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Malicious Spam Back with a Bang: M86 Researcher

Rodel Mendrez, a Security Researcher with M86 Security unveiled that online malicious activities seemed to be quite under control during October 2010-March 2011. But April 2011 onwards, the figures have surged, reports the infosecurity-magazine on May 3, 2011.

Statistics reveal bot herders to have geared up once again although the proportion noticed during the mid of last year was still high during the dominance of Bredolab and Cutwail botnets.

It seems to Mendrez as if bot herders took a brief rest during the Easter and now they are once more back with a bang.

Cutwail botnet sent the first spam campaign on the last week (third week of April 2011) and analysis reveals that the message has been arising from the online jeweler, Bobijou.

It is feasible for innocent netizens to fall prey to this trap as by the claim of the message, recipients are to receive money on their credit card. But on analyzing the matter with an eagle eye, silly spelling mistakes are revealed.

In another instance of Donbot botnet that was originated was revealed later this week (last week of April 2011).

In this campaign, subject line theme is appears to be very uncreative. It often appears to be "my hot pic", "my naked pic is attached", and many others. Spam output from Donbot botnet is on the rise and this is the first instance, when it is spreading malicious attachments. Mendrez reveals all these above mentioned facts in his blog, reports labs.m86security on April 29, 2011.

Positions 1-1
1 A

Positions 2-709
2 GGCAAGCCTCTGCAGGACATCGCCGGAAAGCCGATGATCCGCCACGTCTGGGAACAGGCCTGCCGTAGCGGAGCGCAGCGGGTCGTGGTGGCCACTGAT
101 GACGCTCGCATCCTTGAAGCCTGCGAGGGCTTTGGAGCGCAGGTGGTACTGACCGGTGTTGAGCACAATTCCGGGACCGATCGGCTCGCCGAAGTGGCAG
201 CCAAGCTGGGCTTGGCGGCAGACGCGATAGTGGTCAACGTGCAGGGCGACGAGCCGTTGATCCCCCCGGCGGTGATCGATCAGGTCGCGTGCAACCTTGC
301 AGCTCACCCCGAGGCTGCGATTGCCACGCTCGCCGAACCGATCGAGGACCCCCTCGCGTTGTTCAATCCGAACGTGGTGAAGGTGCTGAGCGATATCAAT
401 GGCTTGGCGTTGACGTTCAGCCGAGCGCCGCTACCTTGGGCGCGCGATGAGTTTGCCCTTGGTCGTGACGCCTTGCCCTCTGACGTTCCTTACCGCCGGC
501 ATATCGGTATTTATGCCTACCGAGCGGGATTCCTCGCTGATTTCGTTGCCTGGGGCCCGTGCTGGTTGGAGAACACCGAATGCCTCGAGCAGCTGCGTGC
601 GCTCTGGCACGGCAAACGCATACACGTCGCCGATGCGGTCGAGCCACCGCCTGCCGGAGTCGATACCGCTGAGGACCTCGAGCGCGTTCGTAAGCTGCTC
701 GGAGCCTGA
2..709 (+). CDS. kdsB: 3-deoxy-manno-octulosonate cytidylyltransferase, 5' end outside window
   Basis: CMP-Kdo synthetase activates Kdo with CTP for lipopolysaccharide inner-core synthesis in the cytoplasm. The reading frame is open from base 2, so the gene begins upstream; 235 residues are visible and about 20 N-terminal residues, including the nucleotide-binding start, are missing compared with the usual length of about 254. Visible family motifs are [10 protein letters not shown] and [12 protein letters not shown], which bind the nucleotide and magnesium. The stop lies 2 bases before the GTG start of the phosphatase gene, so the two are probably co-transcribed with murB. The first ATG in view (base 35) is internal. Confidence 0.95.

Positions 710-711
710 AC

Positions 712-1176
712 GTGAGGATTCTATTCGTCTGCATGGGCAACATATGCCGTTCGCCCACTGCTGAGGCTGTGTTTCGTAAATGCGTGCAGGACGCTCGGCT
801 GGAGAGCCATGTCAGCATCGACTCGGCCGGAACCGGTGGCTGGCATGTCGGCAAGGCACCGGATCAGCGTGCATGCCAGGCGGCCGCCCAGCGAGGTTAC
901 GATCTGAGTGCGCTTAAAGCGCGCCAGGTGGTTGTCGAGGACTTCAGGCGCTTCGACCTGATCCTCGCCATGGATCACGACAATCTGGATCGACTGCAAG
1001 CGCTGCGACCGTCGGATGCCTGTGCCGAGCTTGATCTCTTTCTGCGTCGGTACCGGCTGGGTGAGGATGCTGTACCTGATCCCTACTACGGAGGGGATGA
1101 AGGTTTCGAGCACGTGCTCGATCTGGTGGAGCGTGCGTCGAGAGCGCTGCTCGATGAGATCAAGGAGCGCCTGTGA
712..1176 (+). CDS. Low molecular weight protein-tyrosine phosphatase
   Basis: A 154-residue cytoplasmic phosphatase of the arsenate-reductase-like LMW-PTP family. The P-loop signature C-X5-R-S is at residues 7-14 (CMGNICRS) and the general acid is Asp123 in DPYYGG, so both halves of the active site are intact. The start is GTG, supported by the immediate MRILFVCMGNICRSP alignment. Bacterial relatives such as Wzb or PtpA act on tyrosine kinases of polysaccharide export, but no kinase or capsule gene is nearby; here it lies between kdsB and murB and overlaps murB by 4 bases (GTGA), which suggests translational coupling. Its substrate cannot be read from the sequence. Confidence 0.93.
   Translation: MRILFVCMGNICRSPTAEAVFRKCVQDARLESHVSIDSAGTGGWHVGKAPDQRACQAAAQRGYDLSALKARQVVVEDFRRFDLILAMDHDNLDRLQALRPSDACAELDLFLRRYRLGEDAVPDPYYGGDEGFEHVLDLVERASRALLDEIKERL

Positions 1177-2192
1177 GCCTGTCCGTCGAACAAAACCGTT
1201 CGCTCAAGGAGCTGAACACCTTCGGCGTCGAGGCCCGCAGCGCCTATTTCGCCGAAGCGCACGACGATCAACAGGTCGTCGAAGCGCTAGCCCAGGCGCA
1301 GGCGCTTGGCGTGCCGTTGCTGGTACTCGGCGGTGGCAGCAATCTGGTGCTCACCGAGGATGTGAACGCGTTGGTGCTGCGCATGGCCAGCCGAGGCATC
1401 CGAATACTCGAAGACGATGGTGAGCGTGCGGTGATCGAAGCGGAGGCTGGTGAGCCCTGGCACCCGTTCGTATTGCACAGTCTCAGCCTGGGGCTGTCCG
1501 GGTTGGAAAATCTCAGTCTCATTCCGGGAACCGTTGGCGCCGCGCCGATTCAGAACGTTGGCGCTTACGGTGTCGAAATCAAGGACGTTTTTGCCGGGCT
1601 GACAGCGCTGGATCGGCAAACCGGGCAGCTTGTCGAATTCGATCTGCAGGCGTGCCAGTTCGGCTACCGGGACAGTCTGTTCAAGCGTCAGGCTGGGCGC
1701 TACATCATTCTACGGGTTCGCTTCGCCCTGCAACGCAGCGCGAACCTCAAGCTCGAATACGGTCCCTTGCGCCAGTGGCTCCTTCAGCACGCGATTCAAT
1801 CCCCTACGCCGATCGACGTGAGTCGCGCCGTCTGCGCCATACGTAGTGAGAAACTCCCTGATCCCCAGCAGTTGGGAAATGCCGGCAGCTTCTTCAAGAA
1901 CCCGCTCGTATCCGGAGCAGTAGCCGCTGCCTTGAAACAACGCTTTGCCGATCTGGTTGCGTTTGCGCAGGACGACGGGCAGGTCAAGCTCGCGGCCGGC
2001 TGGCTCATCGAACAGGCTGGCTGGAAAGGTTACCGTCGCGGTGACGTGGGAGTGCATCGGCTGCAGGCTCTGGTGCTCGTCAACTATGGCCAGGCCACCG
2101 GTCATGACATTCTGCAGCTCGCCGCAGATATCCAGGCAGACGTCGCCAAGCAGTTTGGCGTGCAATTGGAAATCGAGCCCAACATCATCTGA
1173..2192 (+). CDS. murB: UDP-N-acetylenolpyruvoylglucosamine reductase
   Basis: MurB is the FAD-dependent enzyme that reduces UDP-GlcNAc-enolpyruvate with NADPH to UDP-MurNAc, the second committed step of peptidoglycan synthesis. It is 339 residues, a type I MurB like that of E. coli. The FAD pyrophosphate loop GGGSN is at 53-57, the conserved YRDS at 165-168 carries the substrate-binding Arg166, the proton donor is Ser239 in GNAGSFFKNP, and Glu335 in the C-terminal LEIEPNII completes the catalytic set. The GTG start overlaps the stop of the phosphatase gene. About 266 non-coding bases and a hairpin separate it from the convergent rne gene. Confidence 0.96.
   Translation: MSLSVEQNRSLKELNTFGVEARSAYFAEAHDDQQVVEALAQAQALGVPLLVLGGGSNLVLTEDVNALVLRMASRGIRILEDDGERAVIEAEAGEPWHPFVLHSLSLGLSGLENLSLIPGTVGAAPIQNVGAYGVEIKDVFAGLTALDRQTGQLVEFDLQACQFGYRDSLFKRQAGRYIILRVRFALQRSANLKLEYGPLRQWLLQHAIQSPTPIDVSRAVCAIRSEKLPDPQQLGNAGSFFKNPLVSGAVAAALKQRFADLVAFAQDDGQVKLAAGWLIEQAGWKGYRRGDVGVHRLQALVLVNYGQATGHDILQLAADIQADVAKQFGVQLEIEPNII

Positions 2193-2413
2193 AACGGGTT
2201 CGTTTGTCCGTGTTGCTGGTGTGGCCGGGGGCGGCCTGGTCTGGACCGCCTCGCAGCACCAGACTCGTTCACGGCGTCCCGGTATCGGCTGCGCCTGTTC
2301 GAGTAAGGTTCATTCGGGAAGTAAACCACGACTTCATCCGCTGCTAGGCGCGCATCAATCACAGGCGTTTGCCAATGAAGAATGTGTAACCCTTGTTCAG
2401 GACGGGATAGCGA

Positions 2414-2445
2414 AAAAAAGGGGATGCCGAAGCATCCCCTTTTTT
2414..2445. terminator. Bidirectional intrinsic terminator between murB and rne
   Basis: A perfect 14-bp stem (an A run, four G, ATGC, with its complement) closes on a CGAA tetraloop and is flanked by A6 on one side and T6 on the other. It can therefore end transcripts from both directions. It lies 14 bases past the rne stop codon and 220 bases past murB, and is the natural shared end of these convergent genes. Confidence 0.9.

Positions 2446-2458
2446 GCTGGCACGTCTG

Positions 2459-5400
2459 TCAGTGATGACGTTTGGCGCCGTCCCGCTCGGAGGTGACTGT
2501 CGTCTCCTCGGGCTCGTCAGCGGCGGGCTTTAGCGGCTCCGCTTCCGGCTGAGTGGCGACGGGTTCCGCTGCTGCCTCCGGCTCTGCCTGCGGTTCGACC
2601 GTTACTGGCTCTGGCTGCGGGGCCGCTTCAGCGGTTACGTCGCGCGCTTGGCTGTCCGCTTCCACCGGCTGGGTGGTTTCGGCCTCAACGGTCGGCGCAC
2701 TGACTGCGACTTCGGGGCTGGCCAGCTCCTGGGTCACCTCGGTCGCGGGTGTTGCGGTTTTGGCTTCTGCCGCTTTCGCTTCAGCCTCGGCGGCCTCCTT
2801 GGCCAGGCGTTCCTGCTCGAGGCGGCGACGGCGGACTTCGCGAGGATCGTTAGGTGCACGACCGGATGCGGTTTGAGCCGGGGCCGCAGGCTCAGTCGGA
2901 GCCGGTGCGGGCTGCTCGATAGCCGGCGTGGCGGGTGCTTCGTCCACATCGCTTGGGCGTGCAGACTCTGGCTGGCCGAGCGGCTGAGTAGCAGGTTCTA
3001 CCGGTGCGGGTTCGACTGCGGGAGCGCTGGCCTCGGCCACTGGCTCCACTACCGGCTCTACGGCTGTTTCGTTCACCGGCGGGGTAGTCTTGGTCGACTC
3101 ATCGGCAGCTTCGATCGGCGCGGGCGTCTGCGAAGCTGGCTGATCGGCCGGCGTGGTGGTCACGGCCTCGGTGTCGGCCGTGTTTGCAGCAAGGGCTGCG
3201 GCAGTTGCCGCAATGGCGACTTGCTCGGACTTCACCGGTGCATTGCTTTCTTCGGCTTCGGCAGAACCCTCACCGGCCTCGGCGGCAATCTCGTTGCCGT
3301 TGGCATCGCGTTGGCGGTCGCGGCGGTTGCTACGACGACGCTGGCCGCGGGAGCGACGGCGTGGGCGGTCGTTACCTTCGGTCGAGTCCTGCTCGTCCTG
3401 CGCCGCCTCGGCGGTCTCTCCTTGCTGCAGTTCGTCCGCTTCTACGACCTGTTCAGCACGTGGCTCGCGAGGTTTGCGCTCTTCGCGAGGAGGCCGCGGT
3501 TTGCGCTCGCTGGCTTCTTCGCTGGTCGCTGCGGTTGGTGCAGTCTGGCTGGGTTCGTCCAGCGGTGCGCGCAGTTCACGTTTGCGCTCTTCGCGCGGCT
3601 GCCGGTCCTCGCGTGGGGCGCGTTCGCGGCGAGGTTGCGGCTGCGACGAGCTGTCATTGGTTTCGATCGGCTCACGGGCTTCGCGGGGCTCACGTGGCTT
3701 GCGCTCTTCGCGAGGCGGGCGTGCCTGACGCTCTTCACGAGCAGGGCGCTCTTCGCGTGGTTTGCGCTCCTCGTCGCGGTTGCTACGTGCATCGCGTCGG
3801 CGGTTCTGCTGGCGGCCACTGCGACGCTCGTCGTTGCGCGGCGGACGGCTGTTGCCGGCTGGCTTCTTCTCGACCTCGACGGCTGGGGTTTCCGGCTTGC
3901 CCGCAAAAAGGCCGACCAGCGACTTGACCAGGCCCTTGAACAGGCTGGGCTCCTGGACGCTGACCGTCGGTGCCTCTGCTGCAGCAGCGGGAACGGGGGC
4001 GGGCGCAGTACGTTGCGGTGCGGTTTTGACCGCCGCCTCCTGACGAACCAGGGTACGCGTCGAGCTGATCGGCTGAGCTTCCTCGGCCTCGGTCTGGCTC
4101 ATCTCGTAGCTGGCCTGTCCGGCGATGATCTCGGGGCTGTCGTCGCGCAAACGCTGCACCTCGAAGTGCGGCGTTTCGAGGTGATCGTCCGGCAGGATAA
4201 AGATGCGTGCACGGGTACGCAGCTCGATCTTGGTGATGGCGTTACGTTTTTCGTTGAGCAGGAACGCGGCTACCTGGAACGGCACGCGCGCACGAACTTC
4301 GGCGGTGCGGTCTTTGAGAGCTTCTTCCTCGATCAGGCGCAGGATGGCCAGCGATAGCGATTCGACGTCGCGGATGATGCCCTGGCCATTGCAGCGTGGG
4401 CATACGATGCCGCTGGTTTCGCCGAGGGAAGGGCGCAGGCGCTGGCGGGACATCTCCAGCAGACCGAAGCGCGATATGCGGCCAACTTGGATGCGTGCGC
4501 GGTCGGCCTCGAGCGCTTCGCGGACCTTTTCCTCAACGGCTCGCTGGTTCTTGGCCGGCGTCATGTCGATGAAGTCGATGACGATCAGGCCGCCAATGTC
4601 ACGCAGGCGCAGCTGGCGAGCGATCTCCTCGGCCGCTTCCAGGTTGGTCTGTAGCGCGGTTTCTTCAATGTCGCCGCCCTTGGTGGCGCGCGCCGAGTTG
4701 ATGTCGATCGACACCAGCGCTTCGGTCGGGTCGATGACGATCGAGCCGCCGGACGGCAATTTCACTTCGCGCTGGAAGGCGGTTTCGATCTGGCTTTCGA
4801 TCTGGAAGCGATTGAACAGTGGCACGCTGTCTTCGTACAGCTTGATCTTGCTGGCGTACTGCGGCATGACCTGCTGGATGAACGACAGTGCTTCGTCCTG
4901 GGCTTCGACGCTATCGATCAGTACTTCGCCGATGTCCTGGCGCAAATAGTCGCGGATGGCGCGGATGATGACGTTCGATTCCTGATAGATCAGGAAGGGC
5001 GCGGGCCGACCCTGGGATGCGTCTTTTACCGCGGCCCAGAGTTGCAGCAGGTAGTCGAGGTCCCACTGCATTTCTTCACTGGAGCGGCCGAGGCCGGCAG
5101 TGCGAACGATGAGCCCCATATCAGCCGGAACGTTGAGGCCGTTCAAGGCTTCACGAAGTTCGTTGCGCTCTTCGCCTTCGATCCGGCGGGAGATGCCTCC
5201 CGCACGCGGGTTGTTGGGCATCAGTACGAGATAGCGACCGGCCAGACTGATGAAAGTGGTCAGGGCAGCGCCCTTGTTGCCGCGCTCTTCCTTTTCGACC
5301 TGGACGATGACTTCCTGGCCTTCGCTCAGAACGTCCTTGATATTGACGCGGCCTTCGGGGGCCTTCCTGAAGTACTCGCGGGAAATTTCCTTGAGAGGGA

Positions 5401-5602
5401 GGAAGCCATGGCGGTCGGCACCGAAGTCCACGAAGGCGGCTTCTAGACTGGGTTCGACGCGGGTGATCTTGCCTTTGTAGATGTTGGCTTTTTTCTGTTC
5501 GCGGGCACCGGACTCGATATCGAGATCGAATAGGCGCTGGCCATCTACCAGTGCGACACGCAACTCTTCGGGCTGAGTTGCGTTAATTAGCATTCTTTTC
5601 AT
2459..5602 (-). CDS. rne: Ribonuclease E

Both of these spam campaigns encloses a zipped attachment containing an executable file, which loads a fake antivirus on the compromised system.

He also claims that during the last week of April, more Asprox botnets holding the theme "Spam from your Facebook account" had been unveiled that raises questions on the security of Facebook accounts of net surfers. This campaign first appeared last year, which indicates that the bot herders behind Asprox often rotates their spam campaigns between FEDEX, UPS, DHL, and iTunes Gift Certificate among others.

In conclusion, Mendrez claims that similar threats have been prevalent in the past as well though these messages are back once again with a little changes here and there.

Related article: Malicious Scripts with Zero-byte Padding can Pass Undetected

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